Launch Slideshow

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The sound of traffic

The sound of traffic

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    Above: A device monitors noise levels in a residential neighborhood adjacent to a Quiet Pavement Pilot Program freeway segment. Photo: Arizona DOT. Below: This trailer—built by the National Center for Asphalt Technology—is used to directly measure tire/pavement noise levels using the close-proximity method. Photo: NCAT

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    The NCAT trailer uses microphones inside a sound-baffled chamber in the trailer to measure noise levels without outside interference. Photo: NCAT

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    Asphalt pavements constructed with an open-graded friction course have been proven to generate less traffic-related noise than traditional hot-mix asphalt pavements. Photo: NCAT

Europe—the quiet continent

Quiet pavement is nothing new to Europeans. The technology has been widely used in Europe for many years. In spring 2004, an International Scanning Tour—sponsored by the Federal Highway Administration, the American Association of State Highway and Transportation Officials, and the Transportation Research Board—visited Denmark, the Netherlands, France, Italy, and the United Kingdom to learn more about general noise reduction practices in Europe.

Tour participants found that three major pavement technologies are used in Europe to mitigate noise. These include the use of thin surfaced, negatively textured gap-graded asphalt mixes primarily used in urban locations and areas subject to severe winter weather; single- and double-layer, highly porous asphalt mixes used in rural locations with moderate winter conditions; and exposed-aggregate pavements used in areas of concrete pavement construction.

European countries are continuing in their commitment to lower traffic noise levels along roadways. The United Kingdom established a goal to resurface 60% of major roads with quieter materials over a 10-year period. The countries of the European Union have agreed to map noise contours along all existing roadways by 2007. Then each country will develop an action plan to address noise-related problems identified by this map.

More information about the team's findings can be found at http://146.6-177.170.

What's the concrete industry doing about noise?

The concrete pavement industry is working to address one form of noise—sound at the tire/pavement interface—commonly called tire/pavement noise. The American Concrete Pavement Association (ACPA) is pursuing research and testing with two things in mind, said Gerald F. Voigt, ACPA president and CEO. "We will not trade off safety or long-term performance, and we will strive to avoid significantly increasing initial costs or life-cycle costs," he said.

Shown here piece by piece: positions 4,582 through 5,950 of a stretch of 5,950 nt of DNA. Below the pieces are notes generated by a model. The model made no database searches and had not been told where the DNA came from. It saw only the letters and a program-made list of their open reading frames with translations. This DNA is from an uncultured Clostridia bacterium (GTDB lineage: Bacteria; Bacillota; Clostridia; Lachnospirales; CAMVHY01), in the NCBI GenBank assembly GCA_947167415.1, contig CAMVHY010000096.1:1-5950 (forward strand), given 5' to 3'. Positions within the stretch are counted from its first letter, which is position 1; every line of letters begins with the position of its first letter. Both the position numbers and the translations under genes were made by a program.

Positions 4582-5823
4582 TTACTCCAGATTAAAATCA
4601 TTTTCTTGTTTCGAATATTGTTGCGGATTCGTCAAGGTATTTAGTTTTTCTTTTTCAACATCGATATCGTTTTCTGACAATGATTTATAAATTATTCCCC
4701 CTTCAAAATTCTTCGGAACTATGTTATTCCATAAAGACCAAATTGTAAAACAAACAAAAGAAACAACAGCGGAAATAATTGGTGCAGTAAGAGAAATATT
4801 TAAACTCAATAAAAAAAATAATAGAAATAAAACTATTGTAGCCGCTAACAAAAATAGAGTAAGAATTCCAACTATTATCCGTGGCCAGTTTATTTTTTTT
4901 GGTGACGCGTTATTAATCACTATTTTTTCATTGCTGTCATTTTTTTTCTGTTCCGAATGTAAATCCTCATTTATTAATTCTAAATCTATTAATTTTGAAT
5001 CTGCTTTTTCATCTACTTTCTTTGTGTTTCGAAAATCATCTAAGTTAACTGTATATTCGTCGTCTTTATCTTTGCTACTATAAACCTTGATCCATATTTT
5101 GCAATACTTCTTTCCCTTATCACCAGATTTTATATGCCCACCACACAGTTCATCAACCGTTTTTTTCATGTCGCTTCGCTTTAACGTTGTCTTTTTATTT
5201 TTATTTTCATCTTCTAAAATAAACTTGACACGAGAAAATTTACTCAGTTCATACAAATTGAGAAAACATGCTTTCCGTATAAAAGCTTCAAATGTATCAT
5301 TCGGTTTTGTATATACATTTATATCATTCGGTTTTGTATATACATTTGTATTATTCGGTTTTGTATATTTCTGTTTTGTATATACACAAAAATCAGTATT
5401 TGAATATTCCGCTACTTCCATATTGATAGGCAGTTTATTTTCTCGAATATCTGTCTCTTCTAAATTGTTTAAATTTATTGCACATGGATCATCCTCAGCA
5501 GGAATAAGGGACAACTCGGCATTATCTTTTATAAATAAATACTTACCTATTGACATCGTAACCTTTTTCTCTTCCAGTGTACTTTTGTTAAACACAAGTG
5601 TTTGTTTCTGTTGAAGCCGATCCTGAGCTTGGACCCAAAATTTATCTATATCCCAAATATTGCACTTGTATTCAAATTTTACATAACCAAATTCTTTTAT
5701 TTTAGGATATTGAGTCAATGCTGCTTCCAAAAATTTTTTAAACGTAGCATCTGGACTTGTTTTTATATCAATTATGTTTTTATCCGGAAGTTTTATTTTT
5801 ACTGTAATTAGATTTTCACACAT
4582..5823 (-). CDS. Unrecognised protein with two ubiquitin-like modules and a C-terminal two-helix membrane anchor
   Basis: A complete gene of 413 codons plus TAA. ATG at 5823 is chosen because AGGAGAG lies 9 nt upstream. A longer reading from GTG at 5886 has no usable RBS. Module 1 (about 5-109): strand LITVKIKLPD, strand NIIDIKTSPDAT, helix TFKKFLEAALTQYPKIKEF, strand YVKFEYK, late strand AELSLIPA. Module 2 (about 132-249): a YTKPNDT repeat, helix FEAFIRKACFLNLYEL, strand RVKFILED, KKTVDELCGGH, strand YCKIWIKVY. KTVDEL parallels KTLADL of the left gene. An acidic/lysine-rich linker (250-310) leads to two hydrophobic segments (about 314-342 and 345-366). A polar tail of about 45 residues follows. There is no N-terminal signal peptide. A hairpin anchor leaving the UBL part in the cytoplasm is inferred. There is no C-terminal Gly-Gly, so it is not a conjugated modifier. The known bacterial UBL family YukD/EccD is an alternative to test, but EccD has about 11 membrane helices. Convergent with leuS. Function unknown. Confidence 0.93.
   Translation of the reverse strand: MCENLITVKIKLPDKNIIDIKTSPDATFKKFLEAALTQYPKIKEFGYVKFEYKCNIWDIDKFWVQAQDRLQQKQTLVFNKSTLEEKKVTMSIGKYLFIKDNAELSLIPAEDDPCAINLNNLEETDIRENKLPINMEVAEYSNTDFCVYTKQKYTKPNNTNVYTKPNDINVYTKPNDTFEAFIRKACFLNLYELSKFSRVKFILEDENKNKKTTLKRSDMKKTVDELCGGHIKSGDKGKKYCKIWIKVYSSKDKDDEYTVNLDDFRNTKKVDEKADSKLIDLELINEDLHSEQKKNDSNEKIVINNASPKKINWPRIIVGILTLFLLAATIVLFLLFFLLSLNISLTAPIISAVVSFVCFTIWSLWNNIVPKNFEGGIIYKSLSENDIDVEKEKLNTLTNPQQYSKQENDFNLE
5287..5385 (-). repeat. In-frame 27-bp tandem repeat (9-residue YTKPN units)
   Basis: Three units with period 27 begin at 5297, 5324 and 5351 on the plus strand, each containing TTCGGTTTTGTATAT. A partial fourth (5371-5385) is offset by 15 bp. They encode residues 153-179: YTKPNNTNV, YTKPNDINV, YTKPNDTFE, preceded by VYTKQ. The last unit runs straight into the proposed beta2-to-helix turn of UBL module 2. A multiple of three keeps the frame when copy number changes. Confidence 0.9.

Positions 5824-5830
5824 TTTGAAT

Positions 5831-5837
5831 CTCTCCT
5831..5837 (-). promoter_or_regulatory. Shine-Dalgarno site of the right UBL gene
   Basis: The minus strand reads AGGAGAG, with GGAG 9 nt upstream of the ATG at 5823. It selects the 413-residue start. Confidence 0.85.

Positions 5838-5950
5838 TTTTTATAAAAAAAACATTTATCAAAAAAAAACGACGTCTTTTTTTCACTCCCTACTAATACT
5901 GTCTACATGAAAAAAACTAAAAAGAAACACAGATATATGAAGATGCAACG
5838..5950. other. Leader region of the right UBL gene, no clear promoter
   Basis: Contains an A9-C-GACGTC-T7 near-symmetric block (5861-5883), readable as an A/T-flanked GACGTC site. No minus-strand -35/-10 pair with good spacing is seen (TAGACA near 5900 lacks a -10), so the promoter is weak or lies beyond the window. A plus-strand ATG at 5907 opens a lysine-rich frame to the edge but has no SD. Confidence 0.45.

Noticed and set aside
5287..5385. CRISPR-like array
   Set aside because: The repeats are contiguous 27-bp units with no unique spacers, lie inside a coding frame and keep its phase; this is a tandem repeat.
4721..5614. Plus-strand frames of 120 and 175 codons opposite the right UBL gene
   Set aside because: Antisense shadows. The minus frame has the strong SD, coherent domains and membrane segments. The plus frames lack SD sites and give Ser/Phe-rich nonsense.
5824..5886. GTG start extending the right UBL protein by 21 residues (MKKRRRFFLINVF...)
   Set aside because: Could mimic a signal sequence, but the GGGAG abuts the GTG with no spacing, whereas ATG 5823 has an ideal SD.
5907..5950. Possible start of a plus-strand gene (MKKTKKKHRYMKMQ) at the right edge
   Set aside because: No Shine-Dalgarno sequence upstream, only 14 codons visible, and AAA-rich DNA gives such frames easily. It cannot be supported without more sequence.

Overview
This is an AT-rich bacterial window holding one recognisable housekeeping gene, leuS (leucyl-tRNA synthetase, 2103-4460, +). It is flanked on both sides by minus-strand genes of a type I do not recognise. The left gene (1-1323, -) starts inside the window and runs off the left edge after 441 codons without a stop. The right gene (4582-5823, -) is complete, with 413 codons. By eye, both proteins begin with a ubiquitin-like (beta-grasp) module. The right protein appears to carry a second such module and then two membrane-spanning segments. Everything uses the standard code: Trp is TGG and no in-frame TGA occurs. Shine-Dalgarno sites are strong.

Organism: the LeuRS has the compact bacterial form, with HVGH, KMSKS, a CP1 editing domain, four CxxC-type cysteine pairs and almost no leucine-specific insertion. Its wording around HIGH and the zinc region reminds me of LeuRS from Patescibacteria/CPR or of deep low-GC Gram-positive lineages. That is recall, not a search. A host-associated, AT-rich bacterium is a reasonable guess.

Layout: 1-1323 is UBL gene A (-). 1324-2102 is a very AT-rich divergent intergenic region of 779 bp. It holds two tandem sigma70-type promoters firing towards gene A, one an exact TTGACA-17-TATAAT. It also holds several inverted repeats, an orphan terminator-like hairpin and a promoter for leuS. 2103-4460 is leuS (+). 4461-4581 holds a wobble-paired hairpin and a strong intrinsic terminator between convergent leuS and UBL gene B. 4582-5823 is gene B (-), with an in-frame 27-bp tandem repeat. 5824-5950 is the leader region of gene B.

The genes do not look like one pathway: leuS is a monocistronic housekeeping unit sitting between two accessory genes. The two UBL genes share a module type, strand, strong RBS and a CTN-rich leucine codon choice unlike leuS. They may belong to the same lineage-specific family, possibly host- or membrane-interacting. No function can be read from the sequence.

The answer to achieving a relatively quiet concrete pavement often lies in the pavement's texture. Since the late 1970s, the Federal Highway Administration (FHWA) has required concrete pavement surfaces being used on federally funded highway applications to be textured. This led to the widespread use of transverse tining on concrete pavements, now known to produce loud, whining road noise in many areas.

The concrete pavement industry presently has powerful tools to produce quiet, safe, and smooth pavements, according to Steve Waalkes, P.E., ACPA's managing director of technical service. "We're opening up the industry to new ideas," said Waalkes. "There are alternative textures that are just as safe as transverse tining."

He cited longitudinal tining, Astroturf drag, and other methods for imparting texture. Diamond grinding also can improve both smoothness and sound qualities, Waalkes said. "Diamond grinding is used successfully to restore the smoothness and texture of existing pavements, and in some cases to enhance the qualities of new pavements."

A number of tire-pavement noise research and testing initiatives are currently underway, according to Larry Scofield, P.E., ACPA's director of environmental engineering, including:

Field experiments—The Center for Portland Cement Concrete Pavement Technology/FHWA/ACPA are working together on a far-reaching research project to evaluate pavement surface characteristics. The research seeks to understand the relationship between noise and pavement texturing (and grinding for imparting texture); to evaluate the noise/texture/time relationship; and to develop construction techniques that are repeatable and cost-effective.

Laboratory testing—At Purdue University—and with support from the ACPA and its affiliate, the International Grooving and Grinding Association (IGGA)— testing is being conducted using a custom-built grinding head, a key component of the tire-pavement test apparatus.

Sound intensity testing—ACPA has invested in an apparatus to conduct tire/pavement noise testing. Scofield noted that ACPA and the IGGA are conducting limited evaluations for contractors and agencies using a well-defined and consistent protocol that employs a standard test vehicle and specific brand and type of tires.

Other field testing—ACPA has conducted or participated in field experiments in Arizona, Kansas, and California. Scofield noted that these field evaluations are yielding some surprising and positive results that underscore the benefits of certain existing technologies used to impart surface characteristics.

For questions or additional information about tire/pavement noise and pavement surface characteristic research initiatives, contact Larry Scofield at 480-775-0908.

This piece was adapted from the Aug. 12, 2005, issue of ACPA's electronic newsletter, Concrete Pavement Progress. For the complete newsletter, visit www.pavement.com.